The Southern Berks News



Penn State Extension says the likelihood of the invasive bugs ruining your live-cut tree or your holiday experience is slim.

Growers said they have not had a significan­t problem with the bug because conifers are not the preferred tree of spotted lanternfly, which seems to prefer the tree of heaven and grapevines.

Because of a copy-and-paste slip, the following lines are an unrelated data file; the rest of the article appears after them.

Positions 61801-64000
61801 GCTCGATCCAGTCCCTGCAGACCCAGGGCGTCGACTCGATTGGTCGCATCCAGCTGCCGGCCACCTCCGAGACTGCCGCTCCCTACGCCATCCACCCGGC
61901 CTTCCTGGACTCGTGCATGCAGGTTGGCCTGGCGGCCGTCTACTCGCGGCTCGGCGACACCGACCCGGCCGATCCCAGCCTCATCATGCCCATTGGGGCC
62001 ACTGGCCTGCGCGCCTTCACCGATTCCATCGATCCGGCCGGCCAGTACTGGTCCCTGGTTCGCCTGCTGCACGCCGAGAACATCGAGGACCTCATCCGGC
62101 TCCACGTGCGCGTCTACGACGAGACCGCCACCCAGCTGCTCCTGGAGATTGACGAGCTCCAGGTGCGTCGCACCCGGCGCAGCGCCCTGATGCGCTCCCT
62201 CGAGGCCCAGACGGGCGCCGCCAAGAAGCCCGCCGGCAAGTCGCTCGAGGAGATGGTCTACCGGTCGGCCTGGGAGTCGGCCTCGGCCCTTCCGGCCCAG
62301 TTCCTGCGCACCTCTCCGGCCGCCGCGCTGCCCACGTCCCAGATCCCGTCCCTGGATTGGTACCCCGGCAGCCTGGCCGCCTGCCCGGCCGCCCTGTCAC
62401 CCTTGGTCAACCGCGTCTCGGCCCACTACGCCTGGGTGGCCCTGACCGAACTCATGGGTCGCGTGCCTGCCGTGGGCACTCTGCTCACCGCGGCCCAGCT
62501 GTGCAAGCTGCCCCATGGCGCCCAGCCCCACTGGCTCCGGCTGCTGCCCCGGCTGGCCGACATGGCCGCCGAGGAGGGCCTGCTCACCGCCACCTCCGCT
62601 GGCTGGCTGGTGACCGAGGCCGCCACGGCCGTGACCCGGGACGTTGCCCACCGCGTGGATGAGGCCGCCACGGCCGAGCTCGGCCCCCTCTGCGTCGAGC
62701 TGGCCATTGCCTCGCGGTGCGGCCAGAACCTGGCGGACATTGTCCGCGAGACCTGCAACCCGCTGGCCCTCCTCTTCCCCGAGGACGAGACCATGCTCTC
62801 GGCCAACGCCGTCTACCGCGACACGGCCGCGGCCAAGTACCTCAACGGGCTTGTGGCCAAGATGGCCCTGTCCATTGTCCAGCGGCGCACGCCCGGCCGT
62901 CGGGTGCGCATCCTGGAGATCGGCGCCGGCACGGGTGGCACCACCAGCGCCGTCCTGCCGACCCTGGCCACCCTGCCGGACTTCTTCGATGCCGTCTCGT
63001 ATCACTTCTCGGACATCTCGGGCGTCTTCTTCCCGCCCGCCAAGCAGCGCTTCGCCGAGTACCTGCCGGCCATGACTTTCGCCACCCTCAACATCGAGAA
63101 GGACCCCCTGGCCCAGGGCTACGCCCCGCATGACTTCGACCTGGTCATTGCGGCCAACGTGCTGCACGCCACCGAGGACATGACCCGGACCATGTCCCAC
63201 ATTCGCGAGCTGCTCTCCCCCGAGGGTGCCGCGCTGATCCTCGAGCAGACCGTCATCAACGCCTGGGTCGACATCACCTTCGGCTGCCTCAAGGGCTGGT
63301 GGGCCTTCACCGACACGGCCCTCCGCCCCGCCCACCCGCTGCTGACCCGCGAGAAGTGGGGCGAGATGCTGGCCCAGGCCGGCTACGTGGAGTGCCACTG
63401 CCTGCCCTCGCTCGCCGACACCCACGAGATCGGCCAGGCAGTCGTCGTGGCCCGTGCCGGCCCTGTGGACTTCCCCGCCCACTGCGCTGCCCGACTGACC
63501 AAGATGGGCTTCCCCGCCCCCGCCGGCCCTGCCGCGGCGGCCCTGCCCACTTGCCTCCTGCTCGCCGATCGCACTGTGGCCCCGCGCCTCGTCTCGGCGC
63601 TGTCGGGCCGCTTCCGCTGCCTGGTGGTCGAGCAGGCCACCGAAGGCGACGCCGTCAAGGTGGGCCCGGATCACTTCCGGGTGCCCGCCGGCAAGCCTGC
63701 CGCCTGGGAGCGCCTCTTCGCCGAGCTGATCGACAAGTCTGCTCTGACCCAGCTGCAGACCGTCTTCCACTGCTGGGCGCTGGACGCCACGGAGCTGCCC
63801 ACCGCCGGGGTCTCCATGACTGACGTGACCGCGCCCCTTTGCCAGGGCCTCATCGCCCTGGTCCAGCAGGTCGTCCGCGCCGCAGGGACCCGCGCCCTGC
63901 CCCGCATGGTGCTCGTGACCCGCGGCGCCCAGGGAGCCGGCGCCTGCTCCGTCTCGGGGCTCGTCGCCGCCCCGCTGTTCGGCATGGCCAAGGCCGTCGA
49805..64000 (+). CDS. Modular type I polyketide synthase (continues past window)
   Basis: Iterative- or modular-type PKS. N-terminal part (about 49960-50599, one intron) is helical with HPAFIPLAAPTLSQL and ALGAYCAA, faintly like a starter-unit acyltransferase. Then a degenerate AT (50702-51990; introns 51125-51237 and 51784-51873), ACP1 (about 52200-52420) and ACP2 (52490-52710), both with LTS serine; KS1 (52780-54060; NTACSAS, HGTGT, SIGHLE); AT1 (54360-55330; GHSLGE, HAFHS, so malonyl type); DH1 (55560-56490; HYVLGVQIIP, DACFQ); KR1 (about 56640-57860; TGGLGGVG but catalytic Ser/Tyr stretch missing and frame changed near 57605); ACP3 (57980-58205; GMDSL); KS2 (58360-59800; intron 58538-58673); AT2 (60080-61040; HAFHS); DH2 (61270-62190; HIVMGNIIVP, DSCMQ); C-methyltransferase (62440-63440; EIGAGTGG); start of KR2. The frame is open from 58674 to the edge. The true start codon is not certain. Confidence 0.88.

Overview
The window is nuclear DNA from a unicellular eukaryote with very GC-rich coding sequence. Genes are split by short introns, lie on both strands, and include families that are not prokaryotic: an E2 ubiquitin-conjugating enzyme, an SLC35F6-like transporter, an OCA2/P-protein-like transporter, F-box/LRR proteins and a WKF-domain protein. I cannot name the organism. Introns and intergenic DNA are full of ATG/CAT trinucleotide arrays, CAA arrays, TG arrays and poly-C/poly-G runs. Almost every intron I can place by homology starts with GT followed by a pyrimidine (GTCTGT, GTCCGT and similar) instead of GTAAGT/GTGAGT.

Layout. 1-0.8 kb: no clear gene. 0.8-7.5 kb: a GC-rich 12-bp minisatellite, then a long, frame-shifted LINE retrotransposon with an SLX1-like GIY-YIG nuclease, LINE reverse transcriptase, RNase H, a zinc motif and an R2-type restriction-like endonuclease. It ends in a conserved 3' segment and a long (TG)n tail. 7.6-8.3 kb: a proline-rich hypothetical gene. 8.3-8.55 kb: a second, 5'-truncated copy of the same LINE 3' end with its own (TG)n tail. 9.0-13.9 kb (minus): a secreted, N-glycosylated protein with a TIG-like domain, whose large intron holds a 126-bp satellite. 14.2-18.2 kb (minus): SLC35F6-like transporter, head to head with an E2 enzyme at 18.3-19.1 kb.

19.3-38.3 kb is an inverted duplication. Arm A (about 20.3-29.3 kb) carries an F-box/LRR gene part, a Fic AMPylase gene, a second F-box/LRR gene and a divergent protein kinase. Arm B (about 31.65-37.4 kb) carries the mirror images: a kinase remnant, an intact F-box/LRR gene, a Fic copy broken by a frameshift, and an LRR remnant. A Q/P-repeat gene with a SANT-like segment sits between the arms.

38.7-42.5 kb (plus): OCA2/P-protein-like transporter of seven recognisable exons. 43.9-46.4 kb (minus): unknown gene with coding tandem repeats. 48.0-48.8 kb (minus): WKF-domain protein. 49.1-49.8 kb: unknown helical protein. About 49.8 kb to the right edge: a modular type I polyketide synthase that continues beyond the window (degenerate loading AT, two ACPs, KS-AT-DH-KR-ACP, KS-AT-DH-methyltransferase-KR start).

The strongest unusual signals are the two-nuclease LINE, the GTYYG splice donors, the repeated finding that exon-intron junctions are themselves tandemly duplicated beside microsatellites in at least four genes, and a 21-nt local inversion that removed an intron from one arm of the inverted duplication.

“Real trees are part of an outdoor ecosystem, and there is always a chance that insects may be brought indoors with a tree, and the spotted lanternfly is no exception,” said Tanner Delvalle, a horticultu­re extension educator based in Berks and Schuylkill counties, in a statement. “However, Christmas trees are not a preferred host for spotted lanternfli­es, so the probabilit­y of finding a spotted lanternfly or an egg mass on Christmas trees is low and should not be a reason for anyone to forego having a live holiday tree.” Delvalle said that Christmas tree growers follow integrated pest management practices to minimize such risks. And, in the case of spotted lanternfly, growers in the quarantine zone of Berks, Bucks, Carbon, Chester, Dauphin, Delaware, Lancaster, Lebanon, Lehigh, Monroe, Montgomery, Northampto­n, Philadelph­ia and Schuylkill counties work with the Pennsylvan­ia Department of Agricultur­e to meet the spotted lanternfly quarantine requiremen­ts prior to the sale of Christmas trees.

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